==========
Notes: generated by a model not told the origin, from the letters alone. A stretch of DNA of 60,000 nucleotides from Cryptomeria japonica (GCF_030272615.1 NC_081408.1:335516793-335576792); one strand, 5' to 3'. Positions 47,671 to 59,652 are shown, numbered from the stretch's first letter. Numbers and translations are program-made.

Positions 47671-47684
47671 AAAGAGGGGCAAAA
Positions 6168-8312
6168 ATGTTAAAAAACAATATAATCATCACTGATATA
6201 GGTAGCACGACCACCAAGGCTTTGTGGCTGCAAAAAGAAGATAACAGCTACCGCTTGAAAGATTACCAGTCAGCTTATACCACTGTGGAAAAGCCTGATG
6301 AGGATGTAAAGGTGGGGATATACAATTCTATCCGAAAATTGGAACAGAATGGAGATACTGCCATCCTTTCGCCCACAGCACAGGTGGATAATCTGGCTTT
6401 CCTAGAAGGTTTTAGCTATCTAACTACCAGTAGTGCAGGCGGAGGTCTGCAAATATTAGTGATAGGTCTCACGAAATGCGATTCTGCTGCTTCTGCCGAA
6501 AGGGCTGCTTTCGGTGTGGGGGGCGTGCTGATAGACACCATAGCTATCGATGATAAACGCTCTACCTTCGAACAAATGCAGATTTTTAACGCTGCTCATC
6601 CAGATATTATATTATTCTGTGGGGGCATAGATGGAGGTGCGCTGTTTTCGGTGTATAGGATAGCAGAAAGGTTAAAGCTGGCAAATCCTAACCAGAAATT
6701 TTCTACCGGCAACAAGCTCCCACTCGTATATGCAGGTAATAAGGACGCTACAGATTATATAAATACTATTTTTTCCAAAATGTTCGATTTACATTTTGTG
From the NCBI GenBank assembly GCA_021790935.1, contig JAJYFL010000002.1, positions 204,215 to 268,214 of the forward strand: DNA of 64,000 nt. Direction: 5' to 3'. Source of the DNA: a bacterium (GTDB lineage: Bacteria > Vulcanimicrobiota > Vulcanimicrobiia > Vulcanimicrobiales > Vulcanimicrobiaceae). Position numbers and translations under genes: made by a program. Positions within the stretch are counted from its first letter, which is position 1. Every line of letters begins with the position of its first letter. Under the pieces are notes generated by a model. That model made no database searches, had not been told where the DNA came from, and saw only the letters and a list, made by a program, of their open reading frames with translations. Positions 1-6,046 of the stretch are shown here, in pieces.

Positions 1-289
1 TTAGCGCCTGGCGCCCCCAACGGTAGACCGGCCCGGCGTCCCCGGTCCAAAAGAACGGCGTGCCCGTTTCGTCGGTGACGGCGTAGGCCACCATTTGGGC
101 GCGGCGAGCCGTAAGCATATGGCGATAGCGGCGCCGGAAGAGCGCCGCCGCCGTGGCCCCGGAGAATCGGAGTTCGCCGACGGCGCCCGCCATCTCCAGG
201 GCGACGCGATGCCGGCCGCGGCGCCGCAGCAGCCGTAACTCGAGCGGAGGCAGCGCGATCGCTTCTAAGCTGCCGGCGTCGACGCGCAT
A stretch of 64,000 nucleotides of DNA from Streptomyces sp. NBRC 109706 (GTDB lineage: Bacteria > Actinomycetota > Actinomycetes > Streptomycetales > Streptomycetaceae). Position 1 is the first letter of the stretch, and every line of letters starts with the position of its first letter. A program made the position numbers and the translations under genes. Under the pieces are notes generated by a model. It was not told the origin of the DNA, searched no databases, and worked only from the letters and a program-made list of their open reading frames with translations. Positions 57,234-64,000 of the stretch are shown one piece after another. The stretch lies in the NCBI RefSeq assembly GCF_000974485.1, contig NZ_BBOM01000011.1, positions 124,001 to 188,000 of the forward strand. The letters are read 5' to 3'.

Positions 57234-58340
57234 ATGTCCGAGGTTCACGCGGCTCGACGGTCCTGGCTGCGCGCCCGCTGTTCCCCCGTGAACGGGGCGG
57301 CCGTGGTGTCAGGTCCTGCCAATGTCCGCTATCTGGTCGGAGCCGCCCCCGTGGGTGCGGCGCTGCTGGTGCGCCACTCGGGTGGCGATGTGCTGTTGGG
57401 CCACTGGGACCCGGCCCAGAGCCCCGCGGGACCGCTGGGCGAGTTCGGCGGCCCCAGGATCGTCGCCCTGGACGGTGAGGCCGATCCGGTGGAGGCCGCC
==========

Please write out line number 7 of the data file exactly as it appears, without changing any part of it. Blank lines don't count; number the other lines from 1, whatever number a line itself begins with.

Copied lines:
6301 AGGATGTAAAGGTGGGGATATACAATTCTATCCGAAAATTGGAACAGAATGGAGATACTGCCATCCTTTCGCCCACAGCACAGGTGGATAATCTGGCTTT